• @Jenayah Meh stalking is one option (i.e. comment from my post) but it's a judgement call, sure their name is attached but once it's posted to the community it does "belong" to the community. I wouldn't go over the top and essentially re-write the answer but if there is information you know you can add and it would objectively improve the answer just add it straight in. Holding off on improving the post isn't really the best option in my opinion. – TheLethalCarrot Aug 20 '18 at 9:08
  • For instance if I may, this last edit or yours I disagree with; user is new but apparently active, and it's quite a "heavy" edit. The first version of that answer was posted 12 hours ago, so FWIW I think it's better to leave an "edit what makes you think this is the one" comment rather than doing it right away. That's also part of the learning process ;D only my opinion though) – Jenayah Aug 20 '18 at 9:09
  • @Jenayah As I said above, the edit objectively improves the answer by actually adding in how this story matches the OPs query. And of course commenting isn't the only way to learn, there is such a thing as learning by example. I could have done a better job be leaving a comment for why I did it but that's not needed. – TheLethalCarrot Aug 20 '18 at 9:12
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It would be nice if we could have a definitive answer to this (though I suspect no definitive answer exists). I've tried both strategies and both have their drawbacks. I have added new answers with the details, but a couple of times the OP has accepted my answer instead of the first answer and that feels a bit unfair on the person who first identified the book.

These days I tend to edit the original post but keep my edits as streamlined as possible e.g. add just a single quote. I take the points Kevin makes in his answer, but I don't think it's substantially changing the substance of a post if you add the minimum information required to show that the identification of the book is correct.

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    Exactly so. If OP has done the heavy lifting finding the answer, creating a new answer just to show them up feels wrong. Adding in a small quote, a blurb or a pic to augment the answer feels right. – Valorum Aug 19 '18 at 11:35
  • -1: The established policy got this right the first time. – Kevin Aug 19 '18 at 17:04
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There are two separate issues here:

  1. Block quotes are for quotes, i.e. material copied from somewhere else. Such copying normally requires attribution or citation in some form. Marking the material as a quote is necessary but insufficient. You must also provide some indication of where the material came from. On the other hand, if it's not a quote, then don't use block quotes (except for spoiler markup, that's a special case).
  2. Edits are meant to be used for correcting grammatical mistakes, improving formatting, clarifying wording, adding paragraph breaks, and other such minor changes. Edits should not normally change the substance of a question or answer, unless it's a community wiki. If you want to add a lot of new information, write a new answer, possibly referring to the other answer as inspiration. There may be some leeway for improving very poor answers that would otherwise be deleted, but this is a tricky business because you still need to avoid changing the answer's intent. Tread lightly.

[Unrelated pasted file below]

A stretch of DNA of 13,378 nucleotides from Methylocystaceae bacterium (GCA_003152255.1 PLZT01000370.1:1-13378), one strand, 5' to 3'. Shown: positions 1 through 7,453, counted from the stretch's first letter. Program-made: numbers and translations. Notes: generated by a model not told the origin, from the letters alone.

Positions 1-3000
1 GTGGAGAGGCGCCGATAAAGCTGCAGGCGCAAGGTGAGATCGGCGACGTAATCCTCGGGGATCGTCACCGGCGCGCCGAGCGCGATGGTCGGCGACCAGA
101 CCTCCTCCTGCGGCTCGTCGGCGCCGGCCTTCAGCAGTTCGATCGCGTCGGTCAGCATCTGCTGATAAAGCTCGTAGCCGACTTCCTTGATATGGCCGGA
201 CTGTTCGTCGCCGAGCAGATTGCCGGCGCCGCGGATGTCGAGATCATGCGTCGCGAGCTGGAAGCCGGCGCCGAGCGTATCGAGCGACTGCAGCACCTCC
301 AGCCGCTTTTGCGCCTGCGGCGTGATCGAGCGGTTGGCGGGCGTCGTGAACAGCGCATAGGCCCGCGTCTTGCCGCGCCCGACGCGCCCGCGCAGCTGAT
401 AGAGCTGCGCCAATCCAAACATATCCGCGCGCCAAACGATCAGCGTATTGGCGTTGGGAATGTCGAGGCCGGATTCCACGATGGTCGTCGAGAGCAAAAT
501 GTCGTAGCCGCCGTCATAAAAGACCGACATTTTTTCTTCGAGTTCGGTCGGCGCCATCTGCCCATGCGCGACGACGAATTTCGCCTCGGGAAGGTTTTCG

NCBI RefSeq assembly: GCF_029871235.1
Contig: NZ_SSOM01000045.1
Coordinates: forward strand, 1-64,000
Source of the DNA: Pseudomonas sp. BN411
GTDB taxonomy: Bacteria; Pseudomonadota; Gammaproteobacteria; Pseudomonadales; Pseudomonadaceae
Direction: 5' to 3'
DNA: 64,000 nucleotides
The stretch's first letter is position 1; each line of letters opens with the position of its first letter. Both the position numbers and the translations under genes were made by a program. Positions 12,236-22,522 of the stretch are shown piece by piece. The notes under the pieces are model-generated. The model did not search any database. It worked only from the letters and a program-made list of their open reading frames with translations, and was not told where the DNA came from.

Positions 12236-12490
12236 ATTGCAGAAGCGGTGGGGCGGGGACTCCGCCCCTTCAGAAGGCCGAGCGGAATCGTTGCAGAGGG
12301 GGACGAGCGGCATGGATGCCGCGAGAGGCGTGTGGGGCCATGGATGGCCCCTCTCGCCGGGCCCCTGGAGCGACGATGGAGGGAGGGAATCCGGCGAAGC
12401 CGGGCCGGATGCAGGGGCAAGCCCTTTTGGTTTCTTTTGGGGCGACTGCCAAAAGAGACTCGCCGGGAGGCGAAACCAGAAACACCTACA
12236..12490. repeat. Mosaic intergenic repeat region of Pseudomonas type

And a minor pet peeve of mine that probably isn't worth arguing over:

  1. Just about every style guide that I have ever read recommends putting some work titles in quotation marks and others in italics, but I have never seen a recommendation to put the same work title in both quotes and italics at the same time. Don't do that, especially when you are editing someone else's answer (they may be following a different style than you, and it's rather pointless to edit war over style).
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    In general, I agree with all three of your points. However, I would make an exception in point #2 for cases where a story-id question is answered by providing the name of the story and no other information to explain why this is the story being requested. In those cases, I think it is appropriate to improve the answer by including some additional information, such as a link to a synopsis along with an appropriate quote. – Blackwood Aug 18 '18 at 16:54
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    @Blackwood - I heartily agree. A "name only" answer is relatively poor. It adds substance but doesn't change the intent by adding a formal synopsis, book blurb or simple wikipedia review. – Valorum Aug 18 '18 at 16:59
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    I've edited to add that, but I do feel that many of these "bad" answers could just as well be deleted. I don't believe that all, or even most bad answers can be rehabilitated through editing. – Kevin Aug 18 '18 at 17:06
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    Thanks Kevin. Again, I agree with you, although I wouldn't delete a possibly correct answer to a story-id question just because it only contained the answer (at least not if it was the only answer). – Blackwood Aug 18 '18 at 17:12
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    You might want to note that creating a new answer (when all that's missing from the existing answer is a blurb) is likely to earn you downvotes. – Valorum Aug 18 '18 at 18:50
  • @Valorum: If you are only providing a blurb, sure, but I'm contemplating "a lot of new information" which a blurb is not. If all you want to add is a blurb (and the answer is otherwise complete-enough to avoid deletion), I'm not sure either answering or editing is appropriate. You might just have to comment and downvote. – Kevin Aug 18 '18 at 22:10
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    @Kevin - I'll continue adding useful additional content to people's answers until they prise the keyboard out of my hands. – Valorum Aug 18 '18 at 22:54
  • @Valorum: That's not what the linked policy says, so I wouldn't advise it. – Kevin Aug 18 '18 at 23:14
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    There may be some leeway for improving very poor answers that would otherwise be deleted, but this is a tricky business because you still need to avoid changing the answer's intent. The intent is to identify a story, by adding more information about the story, I'm improving the answer with the exact same intent. – Edlothiad Aug 20 '18 at 9:29